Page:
Monday, June 10, 2019

Buxton Ticketed for Big Time Votes

The year was 2017 and the month was August. Byron Buxton had just been shelved since mid-July, entered with a .604 OPS, and was ready to get back on the field. The Minnesota Twins needed a jolt to push towards the playoffs and man did his month of August provide it. A .973 OPS across 29 games ended up vaulting him onto the national scene and he was rewarded with an 18th place finish in the American League MVP voting. Fast forward to 2019 and we’re watching it happen again.

Right now, Buxton doesn’t own a .973 OPS, and no 29-game sample size has jumped off the page quite like that final month of summer did. However, it’s what Byron Buxton has done this season that is getting deserved recognition across the sport. He isn’t going to win an MVP award because Mike Trout exists, but behind arguably the greatest player to ever step on the diamond, Buxton is currently the second-best centerfielder in the game.

On May 13th Buxton had played 37 games for the Twins and his 17 doubles led all of baseball. He had just one homer, but his .275 average and .806 OPS were plenty promising. This date is significant as it was then that I offered the following thoughts on Twitter:

We’re now roughly a month out from that Tweet, and things have gone as expected. Buxton’s hard-hit rate since that date is 38.6%. He has jumped the 2% HR/FB rate all the way up to 25% and has six dingers. He still leads the American League with 21 doubles (trailing only Josh Bell’s 25 across baseball), but the longball is now being incorporated back into his game. I have long believed Buxton won’t hit for average as much as he’ll combine to hit for power. If the .270 sticks, so be it, but the .500+ SLG is exactly what I’d like to see.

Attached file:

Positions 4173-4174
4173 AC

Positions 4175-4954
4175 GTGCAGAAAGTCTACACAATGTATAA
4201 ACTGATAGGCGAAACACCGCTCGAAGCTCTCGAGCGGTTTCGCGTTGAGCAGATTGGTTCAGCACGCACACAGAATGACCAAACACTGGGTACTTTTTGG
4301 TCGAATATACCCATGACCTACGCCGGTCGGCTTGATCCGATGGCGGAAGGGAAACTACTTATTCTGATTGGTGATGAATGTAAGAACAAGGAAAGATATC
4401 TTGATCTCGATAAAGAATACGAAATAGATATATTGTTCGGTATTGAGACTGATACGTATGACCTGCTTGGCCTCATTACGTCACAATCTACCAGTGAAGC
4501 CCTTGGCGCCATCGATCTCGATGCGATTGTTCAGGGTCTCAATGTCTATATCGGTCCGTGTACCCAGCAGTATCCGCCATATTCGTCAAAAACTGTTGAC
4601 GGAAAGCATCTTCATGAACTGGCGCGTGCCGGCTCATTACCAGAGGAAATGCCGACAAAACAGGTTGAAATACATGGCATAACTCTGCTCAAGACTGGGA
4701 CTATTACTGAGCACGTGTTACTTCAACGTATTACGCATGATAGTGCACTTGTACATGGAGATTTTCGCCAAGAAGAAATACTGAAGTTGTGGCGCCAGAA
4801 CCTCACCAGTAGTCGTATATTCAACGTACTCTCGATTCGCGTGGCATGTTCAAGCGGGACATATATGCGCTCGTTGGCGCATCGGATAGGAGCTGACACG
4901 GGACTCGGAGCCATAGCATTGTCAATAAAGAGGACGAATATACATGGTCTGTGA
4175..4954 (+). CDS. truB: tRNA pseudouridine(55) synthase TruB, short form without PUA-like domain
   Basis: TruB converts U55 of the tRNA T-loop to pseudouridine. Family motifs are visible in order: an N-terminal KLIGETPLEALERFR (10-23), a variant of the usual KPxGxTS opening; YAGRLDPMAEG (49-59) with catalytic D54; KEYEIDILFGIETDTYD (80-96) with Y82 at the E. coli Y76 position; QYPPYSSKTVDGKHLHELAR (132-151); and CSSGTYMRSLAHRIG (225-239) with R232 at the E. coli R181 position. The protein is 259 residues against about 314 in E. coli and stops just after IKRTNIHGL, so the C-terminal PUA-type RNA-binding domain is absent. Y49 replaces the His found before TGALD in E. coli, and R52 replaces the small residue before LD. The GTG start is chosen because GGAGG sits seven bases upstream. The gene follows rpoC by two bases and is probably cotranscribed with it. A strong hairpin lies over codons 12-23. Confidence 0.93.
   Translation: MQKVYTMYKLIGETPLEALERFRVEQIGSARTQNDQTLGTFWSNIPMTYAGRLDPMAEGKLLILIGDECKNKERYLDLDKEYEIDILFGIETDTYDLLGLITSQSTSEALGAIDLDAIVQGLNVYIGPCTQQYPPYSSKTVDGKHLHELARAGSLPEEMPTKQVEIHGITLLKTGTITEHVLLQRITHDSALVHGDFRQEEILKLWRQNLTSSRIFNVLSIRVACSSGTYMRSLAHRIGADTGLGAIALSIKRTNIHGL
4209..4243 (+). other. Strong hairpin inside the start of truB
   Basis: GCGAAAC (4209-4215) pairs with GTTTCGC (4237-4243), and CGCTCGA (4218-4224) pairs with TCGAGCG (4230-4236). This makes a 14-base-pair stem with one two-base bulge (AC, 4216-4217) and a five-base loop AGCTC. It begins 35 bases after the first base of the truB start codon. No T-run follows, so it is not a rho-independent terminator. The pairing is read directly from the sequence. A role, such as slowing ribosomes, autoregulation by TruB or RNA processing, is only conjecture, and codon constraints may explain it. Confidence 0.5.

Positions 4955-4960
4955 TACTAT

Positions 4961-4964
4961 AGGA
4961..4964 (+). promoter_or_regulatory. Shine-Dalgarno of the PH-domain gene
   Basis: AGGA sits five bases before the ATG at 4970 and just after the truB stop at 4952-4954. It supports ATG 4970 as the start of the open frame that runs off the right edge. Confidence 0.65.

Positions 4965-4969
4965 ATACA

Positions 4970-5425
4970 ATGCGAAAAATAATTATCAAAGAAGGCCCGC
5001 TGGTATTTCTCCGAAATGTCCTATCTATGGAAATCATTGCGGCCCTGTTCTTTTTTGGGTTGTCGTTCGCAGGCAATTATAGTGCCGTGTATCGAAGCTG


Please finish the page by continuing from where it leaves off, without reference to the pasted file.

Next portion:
You already know about the defensive acumen. Buxton leads baseball in Outs Above Average (10) and Actual Catch Percentage (94%). His 9 DRS is third in the big leagues, and his UZR is also off the charts. It’s fair to suggest that, when healthy, he’s the most dynamic player on defense that the sport currently employs.

What is great, and maybe less known, is that the offensive outburst looks sustainable. He’s decreased his chase and whiff rates. His contact rate is a career high, and the hard-hit rate is a substantial improvement. The ball is on the ground nearly 10% less than career averages, and he’s not just trying to beat out ground balls as has been previously suggested to him. This is a good hitter that allowing his tools to work and is creating absolute nightmares for opposing pitchers because of it.

It really doesn’t matter where he hits in Rocco Baldelli’s lineup. I’ve talked about moving him up previously, and something like 6th or 7th seems to make sense. Even if he stays in the 9-hole though, this is a guy that’s settled in and finally comfortable showing off the ability that has been there all along.

While he won’t win the MVP award, he’s a top 10 candidate at this point in the season, and even that may be a bit too light.